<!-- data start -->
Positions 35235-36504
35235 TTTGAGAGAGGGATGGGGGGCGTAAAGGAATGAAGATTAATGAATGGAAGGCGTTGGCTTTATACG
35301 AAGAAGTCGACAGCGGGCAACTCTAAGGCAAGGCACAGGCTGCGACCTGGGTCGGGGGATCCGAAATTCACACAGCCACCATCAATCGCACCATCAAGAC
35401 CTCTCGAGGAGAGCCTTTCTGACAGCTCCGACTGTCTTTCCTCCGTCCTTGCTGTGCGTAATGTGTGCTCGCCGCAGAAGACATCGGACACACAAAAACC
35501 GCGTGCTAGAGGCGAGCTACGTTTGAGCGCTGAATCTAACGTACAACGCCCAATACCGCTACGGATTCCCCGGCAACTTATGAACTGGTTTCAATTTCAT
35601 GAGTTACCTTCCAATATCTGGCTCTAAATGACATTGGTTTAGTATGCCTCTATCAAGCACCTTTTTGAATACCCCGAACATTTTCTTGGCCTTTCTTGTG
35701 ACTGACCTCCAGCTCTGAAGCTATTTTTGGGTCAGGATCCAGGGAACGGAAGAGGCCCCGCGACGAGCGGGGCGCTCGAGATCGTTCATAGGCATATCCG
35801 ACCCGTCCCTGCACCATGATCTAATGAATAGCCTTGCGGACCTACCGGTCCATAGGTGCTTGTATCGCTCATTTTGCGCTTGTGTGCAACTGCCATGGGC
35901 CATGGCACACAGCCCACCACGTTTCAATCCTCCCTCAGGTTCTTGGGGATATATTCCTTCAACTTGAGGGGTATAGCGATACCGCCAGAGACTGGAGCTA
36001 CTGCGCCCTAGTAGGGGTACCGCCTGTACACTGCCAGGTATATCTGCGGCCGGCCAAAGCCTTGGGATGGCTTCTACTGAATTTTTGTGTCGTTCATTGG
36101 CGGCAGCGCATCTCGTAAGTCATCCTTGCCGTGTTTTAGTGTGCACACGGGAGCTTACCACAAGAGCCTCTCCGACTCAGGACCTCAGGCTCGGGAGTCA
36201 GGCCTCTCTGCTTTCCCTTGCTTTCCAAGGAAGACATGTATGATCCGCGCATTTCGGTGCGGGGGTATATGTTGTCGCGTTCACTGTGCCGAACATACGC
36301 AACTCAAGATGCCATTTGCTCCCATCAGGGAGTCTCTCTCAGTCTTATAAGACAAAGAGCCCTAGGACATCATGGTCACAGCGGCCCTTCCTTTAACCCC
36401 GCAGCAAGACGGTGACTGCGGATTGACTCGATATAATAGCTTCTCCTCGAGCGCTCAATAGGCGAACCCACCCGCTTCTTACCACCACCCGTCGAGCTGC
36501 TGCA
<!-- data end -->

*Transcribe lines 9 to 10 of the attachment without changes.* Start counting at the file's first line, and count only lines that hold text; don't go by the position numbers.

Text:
35901 CATGGCACACAGCCCACCACGTTTCAATCCTCCCTCAGGTTCTTGGGGATATATTCCTTCAACTTGAGGGGTATAGCGATACCGCCAGAGACTGGAGCTA
36001 CTGCGCCCTAGTAGGGGTACCGCCTGTACACTGCCAGGTATATCTGCGGCCGGCCAAAGCCTTGGGATGGCTTCTACTGAATTTTTGTGTCGTTCATTGG